Skip to main content


Part Number: 3452

Department of Education Acquisition Regulation

3452.224-71 Notice about research activities involving human subjects.

3452.224-71 Notice about research activities involving human subjects.

As prescribed in 3424.170, insert the following provision in any solicitation where a resultant contract will include, or is likely to include, research activities involving human subjects covered under 34 CFR part 97:

Notice About Research Activities Involving Human Subjects (OCT 2023)

(a) Applicable Regulations. In accordance with Department of Education regulations on the protection of human subjects, title 34, Code of Federal Regulations, part 97 (the Regulations), Contractors and subcontractors, engaged in covered (nonexempt) research activities are required to establish and maintain procedures for the protection of human subjects. In addition, the Contractor must notify other entities (known to the Contractor) engaged in the covered research activities of their responsibility to comply with the Regulations.

(b) Definitions.

(1) The Regulations define research as “a systematic investigation, including research development, testing and evaluation, designed to develop or contribute to generalizable knowledge.” (34 CFR 97.102(l)). If an activity follows a deliberate plan designed to develop or contribute to generalizable knowledge, it is research. Research includes activities that meet this definition, whether or not they are conducted under a program considered research for other purposes. For example, some demonstration and service programs may include research activities (34 CFR 97.102(l)).

(2) The Regulations define a human subject as a living individual about whom an investigator (whether professional or student) conducting research obtains data through intervention or interaction with the individual or obtains, uses, studies, analyzes, or generates identifiable private information. (34 CFR 97.102(e)(1)). Under this definition:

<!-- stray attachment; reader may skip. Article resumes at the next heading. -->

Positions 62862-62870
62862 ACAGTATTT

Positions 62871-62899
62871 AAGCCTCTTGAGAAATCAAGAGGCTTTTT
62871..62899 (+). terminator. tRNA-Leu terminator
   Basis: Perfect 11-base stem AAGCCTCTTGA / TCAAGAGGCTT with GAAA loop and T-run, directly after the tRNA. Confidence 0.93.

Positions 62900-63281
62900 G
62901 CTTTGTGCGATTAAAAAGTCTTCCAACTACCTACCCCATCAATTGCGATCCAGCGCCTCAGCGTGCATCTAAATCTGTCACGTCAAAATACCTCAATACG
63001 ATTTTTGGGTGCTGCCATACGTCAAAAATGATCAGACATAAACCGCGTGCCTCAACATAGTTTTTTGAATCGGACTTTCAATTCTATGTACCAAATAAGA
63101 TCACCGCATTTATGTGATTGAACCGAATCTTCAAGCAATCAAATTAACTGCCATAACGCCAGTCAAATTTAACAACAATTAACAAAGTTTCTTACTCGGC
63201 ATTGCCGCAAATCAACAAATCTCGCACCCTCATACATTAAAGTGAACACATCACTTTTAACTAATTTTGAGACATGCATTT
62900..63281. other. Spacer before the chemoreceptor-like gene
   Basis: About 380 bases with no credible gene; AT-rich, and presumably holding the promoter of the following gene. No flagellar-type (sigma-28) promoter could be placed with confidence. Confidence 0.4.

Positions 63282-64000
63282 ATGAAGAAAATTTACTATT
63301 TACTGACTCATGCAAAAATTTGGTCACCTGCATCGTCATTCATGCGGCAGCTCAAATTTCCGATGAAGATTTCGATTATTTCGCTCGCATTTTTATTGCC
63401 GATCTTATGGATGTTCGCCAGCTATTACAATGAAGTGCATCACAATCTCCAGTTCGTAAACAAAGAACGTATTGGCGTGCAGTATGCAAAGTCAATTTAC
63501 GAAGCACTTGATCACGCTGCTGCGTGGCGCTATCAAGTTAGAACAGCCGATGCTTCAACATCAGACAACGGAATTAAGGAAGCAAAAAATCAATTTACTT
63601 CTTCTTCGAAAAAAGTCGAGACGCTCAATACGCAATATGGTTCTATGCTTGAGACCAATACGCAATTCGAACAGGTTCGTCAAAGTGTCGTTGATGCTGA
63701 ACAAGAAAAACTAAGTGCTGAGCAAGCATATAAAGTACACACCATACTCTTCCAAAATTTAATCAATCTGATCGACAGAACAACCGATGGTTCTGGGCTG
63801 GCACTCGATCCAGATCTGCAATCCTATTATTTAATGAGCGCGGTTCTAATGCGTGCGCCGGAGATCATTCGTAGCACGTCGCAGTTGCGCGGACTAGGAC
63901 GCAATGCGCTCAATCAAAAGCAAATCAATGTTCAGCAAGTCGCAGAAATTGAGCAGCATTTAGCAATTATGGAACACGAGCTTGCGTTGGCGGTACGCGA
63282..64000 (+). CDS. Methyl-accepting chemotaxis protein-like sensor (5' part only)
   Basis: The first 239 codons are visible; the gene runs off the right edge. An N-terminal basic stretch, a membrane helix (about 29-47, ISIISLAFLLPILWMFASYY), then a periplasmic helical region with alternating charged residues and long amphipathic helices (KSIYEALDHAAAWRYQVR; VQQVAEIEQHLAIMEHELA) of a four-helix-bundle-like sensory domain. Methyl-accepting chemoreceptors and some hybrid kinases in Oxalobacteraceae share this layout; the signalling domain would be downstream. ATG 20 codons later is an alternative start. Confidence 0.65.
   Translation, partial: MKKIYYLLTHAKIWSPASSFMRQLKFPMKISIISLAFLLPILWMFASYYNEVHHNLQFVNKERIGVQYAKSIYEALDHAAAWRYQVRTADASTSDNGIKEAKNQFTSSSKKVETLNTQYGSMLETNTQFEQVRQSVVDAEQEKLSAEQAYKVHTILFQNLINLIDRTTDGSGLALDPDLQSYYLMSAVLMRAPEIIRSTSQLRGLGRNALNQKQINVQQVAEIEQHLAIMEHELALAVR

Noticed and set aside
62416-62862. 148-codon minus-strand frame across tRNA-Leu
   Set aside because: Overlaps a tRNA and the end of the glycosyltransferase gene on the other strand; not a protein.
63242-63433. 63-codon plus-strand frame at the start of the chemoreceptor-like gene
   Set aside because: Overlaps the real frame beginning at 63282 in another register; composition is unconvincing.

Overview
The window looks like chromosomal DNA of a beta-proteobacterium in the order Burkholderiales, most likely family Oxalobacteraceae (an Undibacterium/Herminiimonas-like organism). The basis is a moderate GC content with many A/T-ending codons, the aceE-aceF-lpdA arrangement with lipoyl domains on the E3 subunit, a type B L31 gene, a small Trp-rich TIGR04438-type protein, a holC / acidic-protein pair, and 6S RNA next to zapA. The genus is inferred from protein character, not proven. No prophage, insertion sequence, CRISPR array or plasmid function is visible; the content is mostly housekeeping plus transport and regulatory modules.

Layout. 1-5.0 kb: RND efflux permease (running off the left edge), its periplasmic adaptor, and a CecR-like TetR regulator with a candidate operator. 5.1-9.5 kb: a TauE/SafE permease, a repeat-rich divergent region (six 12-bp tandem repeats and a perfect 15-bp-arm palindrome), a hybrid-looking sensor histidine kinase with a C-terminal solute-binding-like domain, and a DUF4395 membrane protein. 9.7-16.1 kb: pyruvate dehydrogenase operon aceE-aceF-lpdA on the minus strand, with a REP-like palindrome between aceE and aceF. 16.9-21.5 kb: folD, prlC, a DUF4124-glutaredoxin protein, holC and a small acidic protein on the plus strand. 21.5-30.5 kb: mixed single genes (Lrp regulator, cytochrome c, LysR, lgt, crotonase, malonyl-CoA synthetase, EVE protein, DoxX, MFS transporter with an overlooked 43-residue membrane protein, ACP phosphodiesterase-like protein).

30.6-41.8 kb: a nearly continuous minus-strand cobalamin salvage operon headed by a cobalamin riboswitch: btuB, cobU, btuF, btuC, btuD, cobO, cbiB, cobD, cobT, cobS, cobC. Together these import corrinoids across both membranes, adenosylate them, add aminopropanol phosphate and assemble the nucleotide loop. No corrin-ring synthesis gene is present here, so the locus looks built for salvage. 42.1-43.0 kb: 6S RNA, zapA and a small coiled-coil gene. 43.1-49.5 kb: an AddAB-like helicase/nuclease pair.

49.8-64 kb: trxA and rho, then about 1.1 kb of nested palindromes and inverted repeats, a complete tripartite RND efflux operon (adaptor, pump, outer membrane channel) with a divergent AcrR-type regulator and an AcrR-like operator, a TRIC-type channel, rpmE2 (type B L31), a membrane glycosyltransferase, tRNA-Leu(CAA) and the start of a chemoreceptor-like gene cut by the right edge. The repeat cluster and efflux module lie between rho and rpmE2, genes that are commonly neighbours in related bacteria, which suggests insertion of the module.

(i) The investigator gathers information about a living person through—

(A) Intervention—Manipulating the subject's environment for research purposes, as might occur when a new instructional technique is tested; or

(B) Interaction—Communicating or interacting with the individual, as occurs with surveys and interviews.

(ii) Identifiable private information is private information about a living person that can be linked to that individual (the identity of the subject is or may be readily ascertained by the investigator or associated with the information).

(iii) Private information includes information about behavior that occurs in a context in which an individual can reasonably expect that no observation or recording is taking place, and information that has been provided for specific purposes by an individual and that an individual can reasonably expect will not be made public (for example, a school health record).

(c) Exemptions. 34 CFR 97.104(d) provides exemptions from the Federal Policy for the Protection of Human Subjects for research activities in which the only involvement of human subjects will be in one or more of the categories set forth in 34 CFR 97.104(d). However, if the research subjects are children, the exemption at 34 CFR 97.104(d)(2) (i.e., research involving the use of educational tests, survey procedures, interview procedures or observation of public behavior) is modified by 34 CFR 97.401(b), as explained in paragraph (d) of this provision.

(d) Children as research subjects. 34 CFR 97.402(a) defines children as “persons who have not attained the legal age for consent to interventions or procedures involved in the research, under the applicable law of the jurisdiction in which the research will be conducted.” 34 CFR 97.401(b) provides that, if the research involves children as subjects—

(1) The exemption in 34 CFR 97.104(d)(2) does not apply to activities involving—

(i) Survey or interview procedures involving children as subjects; or

(ii) Observations of public behavior of children in which the investigator or investigators will not participate in the activities being observed.

(2) The exemption in 34 CFR 97.104(d)(2) continues to apply, unmodified, by 34 CFR 97.401(b), to—

(i) Educational tests; and

(ii) Observations of public behavior in which the investigator or investigators will not participate in the activities being observed.